Biodegradable Vane Spindle Grease (VSG) - The Green Grease
To ensure that units are available when required, operating efficiently and not incurring unnecessary maintenance costs, it is important that the wicket gate bearings and the regulating mechanisms receive sufficient lubrication. Too much can be wasteful and too little can lead to failures or at the least, wear, corrosion and/or higher forces to move the gates. The latter can result in overloading of other components. The grease also seals out dirt and water as well as prevent helps prevent corrosion of the bearings and journals. A grease lubricant has many advantages so it can be important to use one that has less environment impact. VSG is mainly canola oil which is a renewable raw material and the grease is biodegradable and has low aquatic toxicity. Plus no added heavy metals or chlorinated compounds. It works.
The first step is to refer to the turbine manufacture's original instructions and/or any subsequent notices on the lubricants and lubrication. Station experience, company procedures or input from company technical units can also be very useful in cases where the manufacturer's advice is not available or is very dated. The following material based on old information from Hydro-Québec can be used as a guide. It is expected that with modern formulations such as VSG grease that much less is required. This can be confirmed by monitoring wicket gates forces. Strain gauges and digital pressure gauges have been used. A greasing frequency of every week or two appears is common.
The pump for the lubrication system is to be operated as follows;
- Every 6 hours for turbines with a water head of <50 m (160 ft).
- Every 4 hours for heads between 50 m (160 ft) & 145 m (480 ft).
- Every 3 hours for heads >145 m (480 ft).
The total grease volume in one bearing can be estimated as follows;
Q (mm3) = 0.025 x Bearing dia. (mm) x Bearing length (mm) x 3.14, or
Q (in3) = 0.001 x Bearing dia. (in) x Bearing length (in) x 3.14
This is not replenished every cycle because it should reportedly take three cycles to replace all the grease. Each greasing cycle will replace one third of the total amount.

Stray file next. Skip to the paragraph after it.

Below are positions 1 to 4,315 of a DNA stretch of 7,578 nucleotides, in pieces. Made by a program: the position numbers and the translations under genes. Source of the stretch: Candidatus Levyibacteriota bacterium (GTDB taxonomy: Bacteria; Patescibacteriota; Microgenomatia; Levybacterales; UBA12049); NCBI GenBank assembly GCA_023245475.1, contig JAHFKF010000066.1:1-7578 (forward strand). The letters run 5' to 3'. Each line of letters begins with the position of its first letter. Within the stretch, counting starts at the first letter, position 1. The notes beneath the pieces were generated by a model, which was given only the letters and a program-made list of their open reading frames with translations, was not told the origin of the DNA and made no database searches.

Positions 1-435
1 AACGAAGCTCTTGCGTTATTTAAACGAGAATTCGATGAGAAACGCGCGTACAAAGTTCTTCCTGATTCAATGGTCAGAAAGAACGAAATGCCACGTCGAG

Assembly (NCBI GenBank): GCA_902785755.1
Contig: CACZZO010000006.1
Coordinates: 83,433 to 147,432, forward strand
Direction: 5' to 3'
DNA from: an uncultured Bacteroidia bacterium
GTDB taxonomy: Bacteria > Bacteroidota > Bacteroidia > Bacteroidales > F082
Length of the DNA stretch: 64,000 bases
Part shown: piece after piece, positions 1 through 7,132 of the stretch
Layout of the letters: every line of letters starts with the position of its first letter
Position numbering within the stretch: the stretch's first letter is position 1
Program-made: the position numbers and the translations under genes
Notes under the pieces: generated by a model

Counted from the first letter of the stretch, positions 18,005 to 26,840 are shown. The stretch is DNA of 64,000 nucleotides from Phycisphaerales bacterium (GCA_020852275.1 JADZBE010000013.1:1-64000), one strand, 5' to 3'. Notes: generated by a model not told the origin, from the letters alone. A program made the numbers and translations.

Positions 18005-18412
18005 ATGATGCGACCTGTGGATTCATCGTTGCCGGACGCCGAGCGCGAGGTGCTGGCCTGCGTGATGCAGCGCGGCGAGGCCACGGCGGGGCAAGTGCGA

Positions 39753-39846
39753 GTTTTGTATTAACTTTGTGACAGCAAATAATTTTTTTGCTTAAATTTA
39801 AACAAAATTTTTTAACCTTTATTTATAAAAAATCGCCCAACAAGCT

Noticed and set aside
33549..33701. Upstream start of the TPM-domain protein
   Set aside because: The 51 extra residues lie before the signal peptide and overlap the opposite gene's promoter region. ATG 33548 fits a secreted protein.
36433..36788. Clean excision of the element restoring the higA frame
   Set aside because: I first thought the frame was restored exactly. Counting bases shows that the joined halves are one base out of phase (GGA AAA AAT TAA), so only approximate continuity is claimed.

For a turbine having a greasing interval of every six hours, 15 wicket gates with upper and lower bearings, 25 cm (10 in) in diameter and 46 cm (18 in) in length, this would be about 2 kegs of grease. This is just the wicket gate bearings so slightly more is required for all surfaces.
Calculation - Grease volume: 15 gates x 2 bearings x 0.001 x 10 x 18 x 3.14 ÷ 3 regrease amount = 5.7 in3 X 4 intervals per day x 365 = 8,322 in3 ÷ 231 = 36 US gallons. Note that less is likely required with VSG.
A readily biodegradable grease based on canola oil. VSG is considered to be better than most other products being used now because it is not a 'will fit' from an existing product line. Instead VSG was specifically developed to meet operator requirements for hydro-electric turbines.
- VSG is READILY BIODEGRADABLE according to CEC-L-33-T-82 testing.
- VSG showed NO ACUTE TOXICITY in the Daphnia magna test.
- VSG has NO ADDED lead, zinc, barium or chlorinated paraffins.
- VSG has NO ADDED colouring agents.
- VSG has an EXTREME PRESSURE rating without the need for aggressive or unstable additives.
- VSG has EXCELLENT RESISTANCE to water washout and should stay in place longer.
- VSG has VERY GOOD rust preventing characteristics that will help protect the steel bearing journals.
- VSG is PUMPABLE down to at least -18°C without having to load the product up with oils or solvents.
- VSG is COMPATIBLE with the traditional elastomers used as seals for mineral oils.
- VSG has PERFORMANCE characteristics that are expected to be as good as or better than the greases currently being used.
- VSG can be utilized RIGHT AWAY and in most existing equipment.